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### Re: [2014-12-30] Dollar Auction

Posted: Thu Jan 22, 2015 3:59 pm
derp wrote:
mrjones wrote:I looked at the talk page for the Wikipedia article, and it seems that the article (and Zach's comic) is basically incorrect and the point of the game is NOT to show that "rational choices can lead to irrational behaviour" (which is, as far as i understand, nonsense), but rather to argue that people will typically not behave rationally in this kind of situation.

The dollar auction is a non-zero sum sequential game designed by economist Martin Shubik to illustrate a paradox brought about by traditional rational choice theory in which players with perfect information in the game are compelled to make an ultimately irrational decision based completely on a sequence of rational choices made throughout the game.

You're both right (though derp is more right in that that's what the thought experiment was designed to illustrate). Decisions made during the game are not rational, in the classical sense.
When playing alone the rational choice is to bid minimum. (this much is true)
When playing against a non-zero quantity of completely rational opponents the rational choice is to bid 99 cents. (this is the usual decision pattern, and I'm going to show it's bullshit)
When playing against even a little irrational opponent (such as someone who generally follows only profit, but also has a desire to "win") the rational move is not to play. Your risk is 99 cents, your reward is 1 cent, thus (even assuming you have much larger stocks of money, and assign the same value to a cent lost as a cent gained) even a collections of opponents who are together 1.1% likely to outdo your 99 cent bid will statistically make you lose money.
It's ultimately impossible to know all your opponents to such a degree without expending significant resources (likely to exceed your 1 cent gain). Thus the rational move is to never play Dollar Auction.

### Re: [2014-12-30] Dollar Auction

Posted: Sat Sep 05, 2015 2:42 pm
Guest wrote:
Liger wrote:The economic definition of rationality is that "a choice is rational if making said choice will result in more profit than not making the choice."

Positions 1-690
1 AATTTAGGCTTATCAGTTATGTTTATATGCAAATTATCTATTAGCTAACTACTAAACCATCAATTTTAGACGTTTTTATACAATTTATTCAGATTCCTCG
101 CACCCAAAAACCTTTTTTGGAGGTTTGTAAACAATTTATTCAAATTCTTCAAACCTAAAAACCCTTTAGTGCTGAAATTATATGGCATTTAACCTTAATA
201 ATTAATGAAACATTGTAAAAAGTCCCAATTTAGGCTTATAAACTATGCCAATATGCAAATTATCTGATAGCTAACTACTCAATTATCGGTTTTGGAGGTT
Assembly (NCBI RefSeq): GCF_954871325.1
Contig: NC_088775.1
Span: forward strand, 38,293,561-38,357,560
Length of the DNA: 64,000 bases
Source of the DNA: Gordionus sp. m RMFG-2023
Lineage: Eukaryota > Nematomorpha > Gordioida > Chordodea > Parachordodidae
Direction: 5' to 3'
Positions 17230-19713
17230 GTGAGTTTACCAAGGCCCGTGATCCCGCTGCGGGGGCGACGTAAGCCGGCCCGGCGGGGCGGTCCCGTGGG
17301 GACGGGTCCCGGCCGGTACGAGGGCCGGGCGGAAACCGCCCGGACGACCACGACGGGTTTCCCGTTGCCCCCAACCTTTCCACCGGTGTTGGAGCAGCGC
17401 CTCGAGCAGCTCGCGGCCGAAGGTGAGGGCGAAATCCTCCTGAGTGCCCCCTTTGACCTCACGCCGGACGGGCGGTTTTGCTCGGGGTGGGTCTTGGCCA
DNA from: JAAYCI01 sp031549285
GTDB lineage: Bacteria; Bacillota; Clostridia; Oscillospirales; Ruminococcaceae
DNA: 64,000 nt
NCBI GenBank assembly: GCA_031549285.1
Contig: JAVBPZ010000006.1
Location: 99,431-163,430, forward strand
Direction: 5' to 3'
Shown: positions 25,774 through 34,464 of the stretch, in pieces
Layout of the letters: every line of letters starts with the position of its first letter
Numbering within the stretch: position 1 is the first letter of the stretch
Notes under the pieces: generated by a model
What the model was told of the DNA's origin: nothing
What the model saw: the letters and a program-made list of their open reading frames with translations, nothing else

Seems like naive/strawman rationality to me. A truly rational agent should be able to model other rational agents and realize that the bidding game is a losing proposition and just not participate.

The issue here being, of course, that if you're modelling other rational agents, and have come to the conclusion that the rational thing to do is not to bid, then they should also (being just as rational, with the same information) choose not to bid, so they won't get into a bidding war with you, which means that you should bid, but they can come to that conclusion too, which means you shouldn't bid, which means you should bid which means...
Bidding over a dollar might be irrational, but bidding at all can't be. Though I can't be bothered to solve the game fully right now, so I can't be sure how you should bid. At a guess, it would probably depend how much you had available.

### Re: [2014-12-30] Dollar Auction

Posted: Sun Sep 20, 2015 1:12 am
If you don't expect other agents assign some value to harming you, bid 99 cent as initial bid. No other agent can win money by joining the auction.

### Re: [2014-12-30] Dollar Auction

Posted: Mon Sep 21, 2015 1:21 am
Sure, and if you do that a thousand times and it never fails (it will, at least sometimes) you get \$10 for your efforts and risk. Still strengthens the point that the most rational person will avoid it altogether. Unless you adjust the values such that the next lowest amount you can wager is actually a significant amount of money, it's not worth it.

### Re: [2014-12-30] Dollar Auction

Posted: Tue Sep 22, 2015 6:41 pm
Before accepting the Wikipedia article as a source, at least look at the talk page. The top post there in particular.

### Re: [2014-12-30] Dollar Auction

Posted: Wed Sep 23, 2015 3:17 am
mrjones wrote:Before accepting the Wikipedia article as a source, at least look at the talk page. The top post there in particular.

Maybe you should look at the article that the poster on the talk page linked as their reference? O'Neill makes it clear that while there are completely rational ways to play the dollar auction, it is only possible in an 'ideal' situation, which generally doesn't exist.* He details a variety of reasons why the ideal situation doesn't exist and how they apply to international conflict.** A major one being that there has to be explicit assumptions as to how much each player has to bid, as it has a serious impact. O'Neill's rational solutions rely on other things that don't really happen in the real world, like unlimited foresight ("look ahead"). He also includes irrational issues, like the desire to win for the sake of winning. His only real critique of the dollar auction that I read is that it is basically entrapping in a non-ideal situation.